And no, all of this learning I’m doing has nothing to do with my work-life, there is no reason I need to know these technologies for work, this is purely for self-enrichment.  I love coding, and there is not a lot of opportunity where I am at the moment, to learn or implement new things like this, so I have to keep up with it in my own time.

Adventures in Unity: How to change the default New Unity Project path in Windows

UPDATE: This was for Unity 4.x, and no longer applies to Unity 5.x

I just re-installed my computer, and installed Unity again, aaah, a clean slate. Upon starting Unity up, I realised that it had the rather daft default New Unity Project path set to something silly like C:\Users\aubrey\Documents\New Unity Project\ – but I gather all my Unity projects in my C:\Development\ folder, so I wanted to change that default path.

A quick Google search found only questions, and no answers, on the Unity forums, as well as StackExchange etc. So I went a digging.

Luckily, it did not take me long to find exactly what I was looking for, which was a single registry entry that needed to be changed.

So here it is:

In there, you will see a String with a name starting with kProjectBasePath.

At least, that’s what it is on my computer. I merely searched for “kProjectBasePath” in the registry, and the above came up. It’s a simple registry string, so once you find it, double click it and you can edit it to whatever you want.

If you store your Unity Projects in a folder under your Documents folder like I used to, then the following value will do perfectly:

Just make sure you’ve created this folder first.

Happy Unity’ing.

Disclaimer:
I do this for the fun of it, and ask nothing in return. If you care to donate to see more, please visit my TipJar page.

Adventures in Unity: Making an object move one step at a time – Tetris-style

I hit a small mental block with Project X (codename for my RealGame™ that I am trying to build in Unity), so decided to try to do something a bit simpler first, and see how that goes, purely as a learning experience, getting used to Unity and its quirks.  I decided to make a Tetris clone.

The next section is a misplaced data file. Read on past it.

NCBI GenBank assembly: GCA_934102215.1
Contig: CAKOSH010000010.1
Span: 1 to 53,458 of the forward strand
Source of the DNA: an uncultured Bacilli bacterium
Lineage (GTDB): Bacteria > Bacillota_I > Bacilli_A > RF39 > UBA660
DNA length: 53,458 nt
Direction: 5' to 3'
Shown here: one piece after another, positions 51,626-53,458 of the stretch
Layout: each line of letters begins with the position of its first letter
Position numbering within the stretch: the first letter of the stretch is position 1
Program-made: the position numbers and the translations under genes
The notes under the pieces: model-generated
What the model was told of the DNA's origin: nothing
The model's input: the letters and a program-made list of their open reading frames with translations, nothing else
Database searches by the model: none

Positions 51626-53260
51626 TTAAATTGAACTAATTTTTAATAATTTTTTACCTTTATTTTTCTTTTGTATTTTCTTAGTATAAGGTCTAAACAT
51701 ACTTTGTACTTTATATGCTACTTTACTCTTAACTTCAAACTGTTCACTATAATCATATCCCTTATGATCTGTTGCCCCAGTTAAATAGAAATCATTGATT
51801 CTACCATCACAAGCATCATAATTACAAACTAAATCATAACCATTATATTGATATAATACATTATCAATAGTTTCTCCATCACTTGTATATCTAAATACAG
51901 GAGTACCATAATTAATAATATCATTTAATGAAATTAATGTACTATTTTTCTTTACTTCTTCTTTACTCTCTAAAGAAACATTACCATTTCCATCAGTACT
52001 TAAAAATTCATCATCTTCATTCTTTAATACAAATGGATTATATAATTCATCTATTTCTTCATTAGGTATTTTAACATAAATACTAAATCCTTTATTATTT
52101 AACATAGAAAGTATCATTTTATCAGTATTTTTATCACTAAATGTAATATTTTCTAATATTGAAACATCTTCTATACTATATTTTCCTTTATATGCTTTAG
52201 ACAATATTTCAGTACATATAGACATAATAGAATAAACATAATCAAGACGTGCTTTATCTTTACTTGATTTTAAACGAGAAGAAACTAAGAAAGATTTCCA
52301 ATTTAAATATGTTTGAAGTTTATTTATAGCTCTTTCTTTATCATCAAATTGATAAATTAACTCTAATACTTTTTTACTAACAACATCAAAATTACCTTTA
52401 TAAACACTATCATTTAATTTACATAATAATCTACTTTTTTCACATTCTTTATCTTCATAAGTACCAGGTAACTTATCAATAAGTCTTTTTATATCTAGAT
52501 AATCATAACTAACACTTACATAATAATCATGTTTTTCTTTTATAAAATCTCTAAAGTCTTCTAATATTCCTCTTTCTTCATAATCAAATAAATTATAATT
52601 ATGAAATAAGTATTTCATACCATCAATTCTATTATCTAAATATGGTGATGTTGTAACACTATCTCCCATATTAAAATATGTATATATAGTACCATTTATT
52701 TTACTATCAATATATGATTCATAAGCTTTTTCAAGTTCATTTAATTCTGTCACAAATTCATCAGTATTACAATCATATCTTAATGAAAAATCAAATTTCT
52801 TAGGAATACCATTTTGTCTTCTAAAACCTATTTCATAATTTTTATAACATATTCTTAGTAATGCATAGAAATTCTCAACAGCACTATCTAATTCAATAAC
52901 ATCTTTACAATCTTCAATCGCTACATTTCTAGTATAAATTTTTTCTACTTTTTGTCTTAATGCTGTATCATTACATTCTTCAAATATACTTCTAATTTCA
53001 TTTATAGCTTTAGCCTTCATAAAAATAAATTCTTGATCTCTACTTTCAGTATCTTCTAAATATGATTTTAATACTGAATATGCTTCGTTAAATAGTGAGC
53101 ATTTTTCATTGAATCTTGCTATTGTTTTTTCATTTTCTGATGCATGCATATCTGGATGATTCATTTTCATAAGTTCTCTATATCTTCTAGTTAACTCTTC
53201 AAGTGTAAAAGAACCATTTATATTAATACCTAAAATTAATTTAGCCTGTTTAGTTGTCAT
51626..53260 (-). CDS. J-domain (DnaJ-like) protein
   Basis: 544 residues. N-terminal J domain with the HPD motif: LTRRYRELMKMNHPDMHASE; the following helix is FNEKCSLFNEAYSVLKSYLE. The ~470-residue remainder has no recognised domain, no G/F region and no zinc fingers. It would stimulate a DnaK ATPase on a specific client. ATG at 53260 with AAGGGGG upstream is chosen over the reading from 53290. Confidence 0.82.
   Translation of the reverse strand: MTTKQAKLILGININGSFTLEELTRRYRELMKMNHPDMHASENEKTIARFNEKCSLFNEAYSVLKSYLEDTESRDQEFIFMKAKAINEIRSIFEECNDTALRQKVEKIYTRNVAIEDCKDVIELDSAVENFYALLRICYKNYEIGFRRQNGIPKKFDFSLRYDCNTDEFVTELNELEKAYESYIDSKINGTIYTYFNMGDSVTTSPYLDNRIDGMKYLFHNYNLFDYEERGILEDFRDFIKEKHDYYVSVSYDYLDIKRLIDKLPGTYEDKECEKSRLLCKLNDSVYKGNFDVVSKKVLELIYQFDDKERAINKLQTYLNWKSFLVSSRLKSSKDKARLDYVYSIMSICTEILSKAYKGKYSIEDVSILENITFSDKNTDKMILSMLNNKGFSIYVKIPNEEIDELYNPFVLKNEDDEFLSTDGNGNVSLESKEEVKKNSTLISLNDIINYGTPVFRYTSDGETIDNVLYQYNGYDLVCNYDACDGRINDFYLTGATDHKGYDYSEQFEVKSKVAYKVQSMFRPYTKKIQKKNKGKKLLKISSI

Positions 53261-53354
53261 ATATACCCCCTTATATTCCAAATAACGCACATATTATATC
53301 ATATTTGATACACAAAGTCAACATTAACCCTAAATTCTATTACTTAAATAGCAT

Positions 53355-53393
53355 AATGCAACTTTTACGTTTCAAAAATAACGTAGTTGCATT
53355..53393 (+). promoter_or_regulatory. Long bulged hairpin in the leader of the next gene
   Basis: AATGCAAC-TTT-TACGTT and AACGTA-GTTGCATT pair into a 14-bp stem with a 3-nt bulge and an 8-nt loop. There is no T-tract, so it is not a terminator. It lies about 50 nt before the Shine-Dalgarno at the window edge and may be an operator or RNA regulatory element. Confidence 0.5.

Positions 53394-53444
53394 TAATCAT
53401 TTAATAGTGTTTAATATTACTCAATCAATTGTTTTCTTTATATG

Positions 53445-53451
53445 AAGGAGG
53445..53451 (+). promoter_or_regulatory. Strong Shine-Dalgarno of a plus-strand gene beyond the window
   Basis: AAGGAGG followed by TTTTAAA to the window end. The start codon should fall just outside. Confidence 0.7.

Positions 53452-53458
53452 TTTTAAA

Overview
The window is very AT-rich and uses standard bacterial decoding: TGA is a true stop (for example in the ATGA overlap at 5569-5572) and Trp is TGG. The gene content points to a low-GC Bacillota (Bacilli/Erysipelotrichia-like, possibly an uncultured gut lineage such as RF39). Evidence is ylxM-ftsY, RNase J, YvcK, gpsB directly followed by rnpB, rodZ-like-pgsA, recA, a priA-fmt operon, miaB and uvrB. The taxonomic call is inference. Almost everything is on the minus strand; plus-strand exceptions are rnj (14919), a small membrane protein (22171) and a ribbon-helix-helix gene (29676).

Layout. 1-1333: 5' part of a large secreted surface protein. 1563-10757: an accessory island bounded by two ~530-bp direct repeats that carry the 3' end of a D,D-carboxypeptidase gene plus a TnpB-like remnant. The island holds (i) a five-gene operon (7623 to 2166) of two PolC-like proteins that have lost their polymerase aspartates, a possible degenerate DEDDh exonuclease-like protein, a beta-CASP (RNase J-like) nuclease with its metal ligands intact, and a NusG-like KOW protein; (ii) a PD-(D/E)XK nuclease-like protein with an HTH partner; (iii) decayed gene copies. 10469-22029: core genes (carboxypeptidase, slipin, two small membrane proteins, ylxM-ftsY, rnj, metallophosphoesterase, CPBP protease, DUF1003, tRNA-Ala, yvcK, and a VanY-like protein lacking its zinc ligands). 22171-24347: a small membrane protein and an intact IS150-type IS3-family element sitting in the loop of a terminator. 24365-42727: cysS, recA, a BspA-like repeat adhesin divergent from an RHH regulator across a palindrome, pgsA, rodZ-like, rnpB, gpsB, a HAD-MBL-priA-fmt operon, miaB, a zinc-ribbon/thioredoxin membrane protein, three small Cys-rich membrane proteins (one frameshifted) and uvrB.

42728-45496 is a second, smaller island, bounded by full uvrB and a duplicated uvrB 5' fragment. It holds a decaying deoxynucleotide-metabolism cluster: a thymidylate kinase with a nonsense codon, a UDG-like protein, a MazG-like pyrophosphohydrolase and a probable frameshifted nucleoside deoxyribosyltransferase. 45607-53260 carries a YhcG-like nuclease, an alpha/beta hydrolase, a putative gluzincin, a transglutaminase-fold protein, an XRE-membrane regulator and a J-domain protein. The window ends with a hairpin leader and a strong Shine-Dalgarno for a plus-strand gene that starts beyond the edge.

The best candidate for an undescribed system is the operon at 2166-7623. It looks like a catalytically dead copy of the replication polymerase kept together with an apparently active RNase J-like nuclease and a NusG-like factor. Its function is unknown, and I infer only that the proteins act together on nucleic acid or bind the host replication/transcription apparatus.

At first I thought “Hey, Unity has a physics engine, Tetris blocks drop down, I can use the physics engine!” – but alas, no, that’s not the greatest idea, as you essentially need to switch off everything about the physics engine, except for gravity really, to make it work.   Too much work, and too much randomness that could creep in.   Especially if you’re using the 3D engine but presenting it in 2D, as I had intended initially.  I figured the final game could present the blocks in 3D as they drop down, maybe move the camera around a bit depending on which side of game grid the object is, etc.  So I am sticking to 3D for now.

Ah, but the reason you’re here, you want to make an object move on “step” at a time, like a tetris block moves, over time.  I just created a script for that, see it at my GitHub repo: StepObject.cs

Here’s how it works:

Here is just the beginning of the script, we make our four public variables available and initialise a couple of private variables.  Our Start() method merely checks that we have the required variables to be able start moving at startup, if so required, so if we have SecondsPerStep and a MoveDirection is set, we make the Moving private variable equal to whatever you chose in the Inspector for the StartMoving tickbox.

Here is the meat of the script, quite small actually, not very meaty at all.  In every Update, we increase the value of the Timer variable by Time.deltaTime.  We use the Timer variable to count how much time has passed since the last time the object moved.

Et voila.  Done.  Very simple actually.  To use this in a Tetris-like game, you would adjust the SecondsPerStep variable over time as the difficulty increases, lowering that value for each level gained.  You would probably start with a number of 2 seconds per step at level one.  If you create your game grid to be one unit per square, then your MoveDirection Vector would be equal to (0,-1,0).

Please give me feedback if you use this script, and let me know how things go.

Here’s the full script code: